ST. PETERSBURG, Fla. (Nov. 9, 2020) - For the sixth year, USF’s St. Petersburg campus Initiative on Coastal Adaptation and Resilience (iCAR) is bringing together scientists, policymakers and the local community to focus on preparing and becoming more resilient to present and future climatic changes.
The focus of iCAR has shifted over the years from highlighting the problems to now developing solutions. This year’s workshop, which takes place virtually on November 12-13, will drill down on how technology can better investigate climatic trends, enhance communication among those impacted and create the much-needed solutions to foster adaptation and resilience.
“From the discussions and work that came out of our previous workshops, focusing on technology seemed like the most logical extension when it comes to adapting to climate change in Tampa Bay - both in terms of further understanding the problem and solving it,” said Barnali Dixon, executive director of iCAR and professor of geosciences at the USF St. Petersburg campus.
Current examples of technologies that are being utilized to address the many facets of climate change include climate models that predict and plan for future impacts, social media utilized for disaster preparation and response, and data sensors and tools that track sea-level rise, flooding and local weather information.
Some of these technologies and the information that flows from them rely on input from local residents. A case in point is the Community Resilience Information System (CRIS) developed by iCAR, an interactive platform that allows citizens from across St. Petersburg to track and monitor the impacts of climate change in their neighborhoods.
Residents can input data related to issues such as flooding and power outages, which can then be used by policy makers and neighborhood leaders to make policy decisions or how best to allocate resources. The data, for example, will allow emergency managers to identify areas with concentrations of people who need transportation assistance or are reliant on power for medical needs.
“We recognize technology can be used as a tool and help with democratic participation and resilience building,” said Rebecca Johns, iCAR’s director of community outreach and education and associate professor of geography on USF’s St. Petersburg campus. “We also recognize that it has social equity limitations.”
Though technology is an essential part of any solution for responding to climate change, the benefits of technology are not universal. Certain marginalized communities may not be able to acquire or access such tools that could enhance their resilience in the face of environmental change, a topic that will be a large focus of the workshop.
Dixon explained that the workshop will purposefully focus on technologies that are already compatible on existing devices or platforms that many people readily access, such as smart phones and social media.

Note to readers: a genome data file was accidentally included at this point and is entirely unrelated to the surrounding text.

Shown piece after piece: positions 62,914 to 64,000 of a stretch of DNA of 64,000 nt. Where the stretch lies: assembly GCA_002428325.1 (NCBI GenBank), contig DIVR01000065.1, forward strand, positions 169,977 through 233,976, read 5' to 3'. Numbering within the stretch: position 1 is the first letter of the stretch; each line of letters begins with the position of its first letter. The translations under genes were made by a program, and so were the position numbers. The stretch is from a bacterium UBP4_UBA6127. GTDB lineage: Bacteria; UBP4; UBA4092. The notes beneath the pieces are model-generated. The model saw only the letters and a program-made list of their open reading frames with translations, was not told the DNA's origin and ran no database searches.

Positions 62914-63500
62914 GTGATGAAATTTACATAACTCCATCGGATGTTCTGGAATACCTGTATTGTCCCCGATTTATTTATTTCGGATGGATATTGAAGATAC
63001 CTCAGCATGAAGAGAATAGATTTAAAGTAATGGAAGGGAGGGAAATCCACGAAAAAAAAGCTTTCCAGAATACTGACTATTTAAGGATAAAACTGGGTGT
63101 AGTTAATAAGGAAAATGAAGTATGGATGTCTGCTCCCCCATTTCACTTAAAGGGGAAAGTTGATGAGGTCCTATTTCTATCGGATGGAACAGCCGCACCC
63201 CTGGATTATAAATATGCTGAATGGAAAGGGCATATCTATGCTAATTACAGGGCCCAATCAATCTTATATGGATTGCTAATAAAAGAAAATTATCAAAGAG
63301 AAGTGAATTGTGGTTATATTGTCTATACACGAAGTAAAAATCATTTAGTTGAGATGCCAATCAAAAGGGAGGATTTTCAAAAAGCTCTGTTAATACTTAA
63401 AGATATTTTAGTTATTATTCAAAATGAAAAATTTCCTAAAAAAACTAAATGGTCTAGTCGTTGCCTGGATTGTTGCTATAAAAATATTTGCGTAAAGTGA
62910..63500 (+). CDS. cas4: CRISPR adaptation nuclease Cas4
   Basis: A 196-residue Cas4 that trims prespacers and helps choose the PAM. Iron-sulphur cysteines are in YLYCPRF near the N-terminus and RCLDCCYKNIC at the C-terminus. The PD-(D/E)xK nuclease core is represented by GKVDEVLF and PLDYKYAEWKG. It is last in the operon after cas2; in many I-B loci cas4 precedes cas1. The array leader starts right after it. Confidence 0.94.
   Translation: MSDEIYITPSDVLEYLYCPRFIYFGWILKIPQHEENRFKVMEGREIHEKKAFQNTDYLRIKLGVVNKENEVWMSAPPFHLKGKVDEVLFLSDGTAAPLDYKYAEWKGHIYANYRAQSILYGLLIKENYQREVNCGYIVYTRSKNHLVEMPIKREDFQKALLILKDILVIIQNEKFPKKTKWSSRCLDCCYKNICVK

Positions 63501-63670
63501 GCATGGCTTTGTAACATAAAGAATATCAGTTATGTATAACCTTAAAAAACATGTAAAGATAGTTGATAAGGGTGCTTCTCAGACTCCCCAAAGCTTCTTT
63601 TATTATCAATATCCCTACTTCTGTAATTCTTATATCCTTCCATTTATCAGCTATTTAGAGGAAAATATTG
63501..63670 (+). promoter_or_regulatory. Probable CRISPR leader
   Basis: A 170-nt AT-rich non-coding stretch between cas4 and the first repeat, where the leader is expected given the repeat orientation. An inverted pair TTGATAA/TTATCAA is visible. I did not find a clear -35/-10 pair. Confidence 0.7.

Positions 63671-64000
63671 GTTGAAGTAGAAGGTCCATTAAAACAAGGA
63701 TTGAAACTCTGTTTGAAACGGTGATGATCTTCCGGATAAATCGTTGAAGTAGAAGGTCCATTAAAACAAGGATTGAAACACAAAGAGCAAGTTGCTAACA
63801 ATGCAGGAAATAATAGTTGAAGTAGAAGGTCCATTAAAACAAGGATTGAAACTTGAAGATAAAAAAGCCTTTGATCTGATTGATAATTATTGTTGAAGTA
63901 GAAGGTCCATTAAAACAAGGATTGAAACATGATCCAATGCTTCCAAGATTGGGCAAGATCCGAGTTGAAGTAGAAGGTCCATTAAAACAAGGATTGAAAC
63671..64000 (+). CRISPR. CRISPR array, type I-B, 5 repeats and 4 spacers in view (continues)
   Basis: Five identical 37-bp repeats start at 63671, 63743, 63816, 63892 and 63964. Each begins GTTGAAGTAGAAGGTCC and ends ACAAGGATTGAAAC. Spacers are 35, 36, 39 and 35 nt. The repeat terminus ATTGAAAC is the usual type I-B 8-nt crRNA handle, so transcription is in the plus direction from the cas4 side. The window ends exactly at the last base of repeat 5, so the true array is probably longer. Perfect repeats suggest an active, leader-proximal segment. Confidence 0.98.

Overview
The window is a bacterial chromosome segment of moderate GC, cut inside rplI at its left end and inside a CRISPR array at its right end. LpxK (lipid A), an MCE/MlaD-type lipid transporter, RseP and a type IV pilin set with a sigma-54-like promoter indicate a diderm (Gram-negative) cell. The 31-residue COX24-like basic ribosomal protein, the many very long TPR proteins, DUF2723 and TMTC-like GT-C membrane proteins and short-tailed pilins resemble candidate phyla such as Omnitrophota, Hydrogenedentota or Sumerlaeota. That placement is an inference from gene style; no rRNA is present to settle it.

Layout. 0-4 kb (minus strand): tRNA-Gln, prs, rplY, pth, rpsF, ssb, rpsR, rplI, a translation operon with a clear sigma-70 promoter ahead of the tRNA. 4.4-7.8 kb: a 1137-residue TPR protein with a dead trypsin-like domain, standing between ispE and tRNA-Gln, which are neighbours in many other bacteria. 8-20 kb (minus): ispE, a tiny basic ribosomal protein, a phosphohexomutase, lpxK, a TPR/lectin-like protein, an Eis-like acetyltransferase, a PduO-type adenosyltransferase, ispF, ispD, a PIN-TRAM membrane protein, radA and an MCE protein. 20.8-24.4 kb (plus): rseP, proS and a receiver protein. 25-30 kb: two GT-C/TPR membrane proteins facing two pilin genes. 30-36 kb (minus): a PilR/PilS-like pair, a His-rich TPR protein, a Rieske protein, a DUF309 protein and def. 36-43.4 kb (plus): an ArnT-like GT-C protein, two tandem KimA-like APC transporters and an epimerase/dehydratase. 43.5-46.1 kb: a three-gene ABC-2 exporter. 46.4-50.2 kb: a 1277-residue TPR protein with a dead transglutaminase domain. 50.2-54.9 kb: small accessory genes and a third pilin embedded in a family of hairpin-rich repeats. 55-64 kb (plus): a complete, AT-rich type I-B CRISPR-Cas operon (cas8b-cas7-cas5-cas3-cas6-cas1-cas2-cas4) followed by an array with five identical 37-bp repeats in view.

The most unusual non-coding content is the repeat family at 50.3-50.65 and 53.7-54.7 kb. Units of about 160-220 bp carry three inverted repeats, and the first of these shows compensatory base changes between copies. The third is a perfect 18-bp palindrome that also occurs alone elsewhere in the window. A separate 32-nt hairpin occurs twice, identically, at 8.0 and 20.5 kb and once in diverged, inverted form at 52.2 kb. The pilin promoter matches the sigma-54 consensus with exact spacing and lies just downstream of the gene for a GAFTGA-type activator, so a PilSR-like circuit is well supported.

“We are using existing technologies to develop these new interfaces and platforms that will help us all better understand and adapt to the coming changes. What is needed now is connecting with local leaders who can organize their communities, understand these new technologies, learn how to access them and use data so they become useful,” said Dixon.
The annual workshop is expected to draw more than 160 participants this year, from such organizations as NASA, the Natural Resources Defense Council and Oak Ridge National Laboratory. Due to the virtual nature of the event, iCAR will be able to host international speakers from places as far as Turkey and Australia to hear about technologies that are enhancing climate resiliency and global lessons learned.
The two-day workshop is hosted by iCAR, the University of South Florida, Gamma Theta Upsilon, the University Climate Change Coalition and the Tampa Bay Regional Planning Council.
The University of South Florida
The University of South Florida is a high-impact global research university dedicated to student success. Over the past 10 years, no other public university in the country has risen faster in U.S. News and World Report’s national university rankings than USF. Serving more than 50,000 students on campuses in Tampa, St. Petersburg and Sarasota-Manatee, USF is designated as a Preeminent State Research University by the Florida Board of Governors, placing it in the most elite category among the state’s 12 public universities. USF has earned widespread national recognition for its success graduating under-represented minority and limited-income students at rates equal to or higher than white and higher income students. USF is a member of the American Athletic Conference. Learn more at www.usf.edu.